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Want to Swim With Dolphins? Read This First

Animals

Swimming with dolphins in Hawaii might be a dream come true for some people, but federal officials are worried that it might not be such a positive experience for dolphins.

Hawaii’s population of spinner dolphins, whose regular presence near shore has become a big draw for people, are now at the center of concerns about how increasing interactions are impacting their health and well being.

Swimming with dolphins in Hawaii might be a dream come true for some people, but federal officials are worried that it might not be such a positive experience for dolphins. Photo credit: Thinkstock

The National Oceanic and Atmospheric Administration (NOAA) explains that spinner dolphins are nocturnal, they hunt in deep waters at night and return to shallow bays during the day to rest, care for their young and avoid predators.

Even though they may appear to be active during the day, they’re actually sleeping … or trying to and federal officials are worried ongoing disturbances throughout the day are going to have a serous impact on them.

If we’re bothering them while they’re trying to rest, it could cause them to move into areas where they’re more vulnerable and make them use up vital energy they need to socialize, reproduce, travel and hunt at night.

“Disturbing their resting behaviors can actually affect their long term health and the health of the population,” Ann Garrett, assistant regional administrator of the National Marine Fisheries Service’s protected resources division for the Pacific Islands, told the AP.

Unfortunately, our interest in encounters has led to an increase in activities that are posing a threat to these dolphins. The AP reports there are about 200 dolphin-related businesses operating in Hawaii, on top of other recreational activities, while as many as 20 tour boats can sometimes show up at a time and be seen dropping tourists in the water to swim with them.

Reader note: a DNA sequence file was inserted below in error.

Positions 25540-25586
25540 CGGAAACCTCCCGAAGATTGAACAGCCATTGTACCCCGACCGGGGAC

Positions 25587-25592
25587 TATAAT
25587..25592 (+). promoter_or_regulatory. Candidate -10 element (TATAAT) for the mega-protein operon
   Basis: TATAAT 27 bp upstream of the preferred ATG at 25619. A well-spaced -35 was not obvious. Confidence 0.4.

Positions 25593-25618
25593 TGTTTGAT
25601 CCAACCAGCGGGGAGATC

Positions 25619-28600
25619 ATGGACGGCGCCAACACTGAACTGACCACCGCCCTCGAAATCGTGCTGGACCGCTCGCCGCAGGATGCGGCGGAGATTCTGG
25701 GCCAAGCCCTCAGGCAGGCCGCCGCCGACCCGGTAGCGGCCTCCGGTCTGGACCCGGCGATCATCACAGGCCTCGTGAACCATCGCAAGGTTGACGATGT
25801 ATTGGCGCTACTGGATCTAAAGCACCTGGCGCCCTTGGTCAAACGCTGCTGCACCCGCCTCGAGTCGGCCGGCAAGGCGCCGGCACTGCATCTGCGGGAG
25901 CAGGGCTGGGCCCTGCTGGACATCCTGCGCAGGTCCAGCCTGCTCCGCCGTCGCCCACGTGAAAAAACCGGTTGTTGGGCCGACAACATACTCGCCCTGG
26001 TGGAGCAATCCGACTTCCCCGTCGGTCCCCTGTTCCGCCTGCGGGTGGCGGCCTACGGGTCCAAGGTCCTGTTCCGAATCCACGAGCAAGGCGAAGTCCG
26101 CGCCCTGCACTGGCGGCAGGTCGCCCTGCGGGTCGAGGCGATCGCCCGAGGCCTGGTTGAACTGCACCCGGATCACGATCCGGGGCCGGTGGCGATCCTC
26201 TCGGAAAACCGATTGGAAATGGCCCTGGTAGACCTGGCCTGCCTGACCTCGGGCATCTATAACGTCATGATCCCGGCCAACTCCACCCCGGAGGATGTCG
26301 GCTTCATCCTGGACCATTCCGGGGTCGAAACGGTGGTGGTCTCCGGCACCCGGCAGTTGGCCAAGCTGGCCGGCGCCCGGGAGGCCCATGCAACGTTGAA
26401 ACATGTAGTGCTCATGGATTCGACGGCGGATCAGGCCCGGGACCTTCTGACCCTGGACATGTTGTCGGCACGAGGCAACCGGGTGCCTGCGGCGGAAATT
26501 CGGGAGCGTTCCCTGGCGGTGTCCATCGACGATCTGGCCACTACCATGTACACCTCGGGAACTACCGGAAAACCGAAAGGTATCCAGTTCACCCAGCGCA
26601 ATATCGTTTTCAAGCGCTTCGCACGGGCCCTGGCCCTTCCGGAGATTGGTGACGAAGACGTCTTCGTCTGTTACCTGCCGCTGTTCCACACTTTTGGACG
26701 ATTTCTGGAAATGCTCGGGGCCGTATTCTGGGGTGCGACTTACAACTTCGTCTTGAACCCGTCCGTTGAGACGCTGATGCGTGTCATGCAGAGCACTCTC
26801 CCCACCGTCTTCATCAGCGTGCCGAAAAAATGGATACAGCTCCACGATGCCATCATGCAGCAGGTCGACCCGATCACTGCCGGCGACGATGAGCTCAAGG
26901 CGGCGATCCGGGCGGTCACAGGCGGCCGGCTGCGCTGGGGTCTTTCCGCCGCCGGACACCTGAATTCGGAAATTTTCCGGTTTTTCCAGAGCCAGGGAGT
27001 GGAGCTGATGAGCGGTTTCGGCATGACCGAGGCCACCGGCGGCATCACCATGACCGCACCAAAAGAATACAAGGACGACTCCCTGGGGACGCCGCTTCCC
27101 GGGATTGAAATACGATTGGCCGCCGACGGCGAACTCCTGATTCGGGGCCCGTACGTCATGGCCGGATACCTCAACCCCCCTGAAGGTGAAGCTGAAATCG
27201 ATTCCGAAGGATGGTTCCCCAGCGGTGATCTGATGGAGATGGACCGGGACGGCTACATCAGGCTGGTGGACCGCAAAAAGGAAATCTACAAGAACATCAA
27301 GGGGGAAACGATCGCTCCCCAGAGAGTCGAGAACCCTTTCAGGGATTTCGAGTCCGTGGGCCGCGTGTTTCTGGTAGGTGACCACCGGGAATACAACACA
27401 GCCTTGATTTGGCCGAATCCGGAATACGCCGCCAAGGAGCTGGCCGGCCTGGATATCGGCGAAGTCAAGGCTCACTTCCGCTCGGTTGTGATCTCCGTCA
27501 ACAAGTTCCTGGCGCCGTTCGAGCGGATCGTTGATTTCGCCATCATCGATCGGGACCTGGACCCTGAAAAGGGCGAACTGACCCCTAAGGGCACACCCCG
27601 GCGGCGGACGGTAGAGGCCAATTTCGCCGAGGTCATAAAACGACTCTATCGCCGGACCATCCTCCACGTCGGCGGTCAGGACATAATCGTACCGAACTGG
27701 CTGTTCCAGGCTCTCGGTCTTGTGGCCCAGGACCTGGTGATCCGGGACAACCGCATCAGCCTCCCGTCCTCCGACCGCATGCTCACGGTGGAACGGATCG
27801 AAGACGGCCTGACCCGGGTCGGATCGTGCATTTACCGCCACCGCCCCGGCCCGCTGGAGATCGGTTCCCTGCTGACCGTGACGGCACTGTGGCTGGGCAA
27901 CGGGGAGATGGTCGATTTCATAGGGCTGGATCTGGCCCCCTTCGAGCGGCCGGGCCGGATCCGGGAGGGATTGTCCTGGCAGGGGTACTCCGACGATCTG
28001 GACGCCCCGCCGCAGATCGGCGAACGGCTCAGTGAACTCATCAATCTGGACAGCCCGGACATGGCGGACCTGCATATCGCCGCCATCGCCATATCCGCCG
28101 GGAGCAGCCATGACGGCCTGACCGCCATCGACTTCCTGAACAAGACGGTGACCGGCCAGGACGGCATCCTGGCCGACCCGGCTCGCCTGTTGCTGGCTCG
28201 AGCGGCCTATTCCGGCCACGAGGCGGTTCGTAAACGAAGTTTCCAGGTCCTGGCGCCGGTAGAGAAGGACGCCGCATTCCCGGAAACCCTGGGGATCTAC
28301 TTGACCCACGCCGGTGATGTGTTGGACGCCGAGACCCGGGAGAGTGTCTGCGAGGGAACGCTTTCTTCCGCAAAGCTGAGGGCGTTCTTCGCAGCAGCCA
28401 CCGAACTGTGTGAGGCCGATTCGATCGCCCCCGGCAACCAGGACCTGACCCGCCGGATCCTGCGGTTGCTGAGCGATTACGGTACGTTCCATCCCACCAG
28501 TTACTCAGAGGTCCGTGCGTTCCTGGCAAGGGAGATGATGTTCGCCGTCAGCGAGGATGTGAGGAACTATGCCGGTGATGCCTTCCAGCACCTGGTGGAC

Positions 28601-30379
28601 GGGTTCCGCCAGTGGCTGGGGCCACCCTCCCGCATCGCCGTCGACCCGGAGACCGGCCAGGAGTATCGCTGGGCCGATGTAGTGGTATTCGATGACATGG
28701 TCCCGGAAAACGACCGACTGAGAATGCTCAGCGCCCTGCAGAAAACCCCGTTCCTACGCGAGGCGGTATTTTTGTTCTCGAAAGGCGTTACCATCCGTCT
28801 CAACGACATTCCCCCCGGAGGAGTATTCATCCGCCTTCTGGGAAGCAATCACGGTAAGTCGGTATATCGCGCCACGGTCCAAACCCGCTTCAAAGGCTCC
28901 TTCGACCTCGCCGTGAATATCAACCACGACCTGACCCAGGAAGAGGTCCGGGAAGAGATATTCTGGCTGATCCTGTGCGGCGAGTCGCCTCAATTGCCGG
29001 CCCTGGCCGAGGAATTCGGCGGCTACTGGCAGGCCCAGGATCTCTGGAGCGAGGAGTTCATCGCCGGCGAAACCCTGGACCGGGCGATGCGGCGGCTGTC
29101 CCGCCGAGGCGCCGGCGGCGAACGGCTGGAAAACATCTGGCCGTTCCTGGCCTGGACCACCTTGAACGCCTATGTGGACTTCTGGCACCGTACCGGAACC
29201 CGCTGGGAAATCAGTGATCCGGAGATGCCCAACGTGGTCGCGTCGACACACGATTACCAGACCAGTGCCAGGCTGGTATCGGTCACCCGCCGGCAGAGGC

Garrett added that the National Marine Fisheries Service has gotten reports of “vessels chasing down pods at high speed and corralling the dolphins into an area.”

In response to concerns about how we may be unintentionally hurting spinner dolphins, NOAA is getting ready to propose rules that could change regulations to protect them, which may include a ban on swimming with them or closing areas where they’re resting. While there are voluntary guidelines in place, few are reportedly following them.

It’s not really about shutting down opportunities to see dolphins in the wild, but to make sure it’s done respectfully. For anyone looking to have such an experience, there are tour operators that have pledged to follow guidelines intended to encourage responsible viewing.

For info on dolphin-friendly tour operators in Hawaii, in addition to Florida and Alabama, check out Dolphin SMART.

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The last time San Francisco did not record a drop of rain in February was in 1864 as the Civil War raged.